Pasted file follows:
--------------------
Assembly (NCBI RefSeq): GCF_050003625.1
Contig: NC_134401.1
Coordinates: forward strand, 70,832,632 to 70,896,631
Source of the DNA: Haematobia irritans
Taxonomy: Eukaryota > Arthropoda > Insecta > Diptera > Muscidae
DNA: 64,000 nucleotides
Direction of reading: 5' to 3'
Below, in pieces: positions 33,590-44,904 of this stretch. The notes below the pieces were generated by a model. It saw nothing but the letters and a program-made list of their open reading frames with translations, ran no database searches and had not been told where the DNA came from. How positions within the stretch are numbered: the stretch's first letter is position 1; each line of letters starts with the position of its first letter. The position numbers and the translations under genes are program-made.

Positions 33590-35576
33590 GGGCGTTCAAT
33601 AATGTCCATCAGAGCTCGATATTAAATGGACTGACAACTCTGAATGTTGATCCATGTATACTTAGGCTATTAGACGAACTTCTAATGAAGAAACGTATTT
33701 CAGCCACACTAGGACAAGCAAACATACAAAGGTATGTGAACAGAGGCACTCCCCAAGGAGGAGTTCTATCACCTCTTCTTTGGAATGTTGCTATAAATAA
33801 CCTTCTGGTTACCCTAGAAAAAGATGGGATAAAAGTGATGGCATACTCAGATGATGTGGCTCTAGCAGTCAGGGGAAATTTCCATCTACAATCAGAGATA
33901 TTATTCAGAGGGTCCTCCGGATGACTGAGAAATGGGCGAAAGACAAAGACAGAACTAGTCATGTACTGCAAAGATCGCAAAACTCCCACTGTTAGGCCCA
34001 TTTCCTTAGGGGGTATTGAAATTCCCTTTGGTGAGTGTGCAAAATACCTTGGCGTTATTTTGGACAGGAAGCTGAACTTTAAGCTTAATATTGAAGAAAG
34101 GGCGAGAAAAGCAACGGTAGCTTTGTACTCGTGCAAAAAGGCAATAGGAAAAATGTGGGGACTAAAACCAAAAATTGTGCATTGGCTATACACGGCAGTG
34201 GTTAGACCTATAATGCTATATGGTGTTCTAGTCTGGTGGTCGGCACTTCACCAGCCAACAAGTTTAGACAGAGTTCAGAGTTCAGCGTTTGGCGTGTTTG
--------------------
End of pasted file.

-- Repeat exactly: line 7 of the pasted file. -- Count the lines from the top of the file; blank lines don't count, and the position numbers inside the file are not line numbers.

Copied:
Direction of reading: 5' to 3'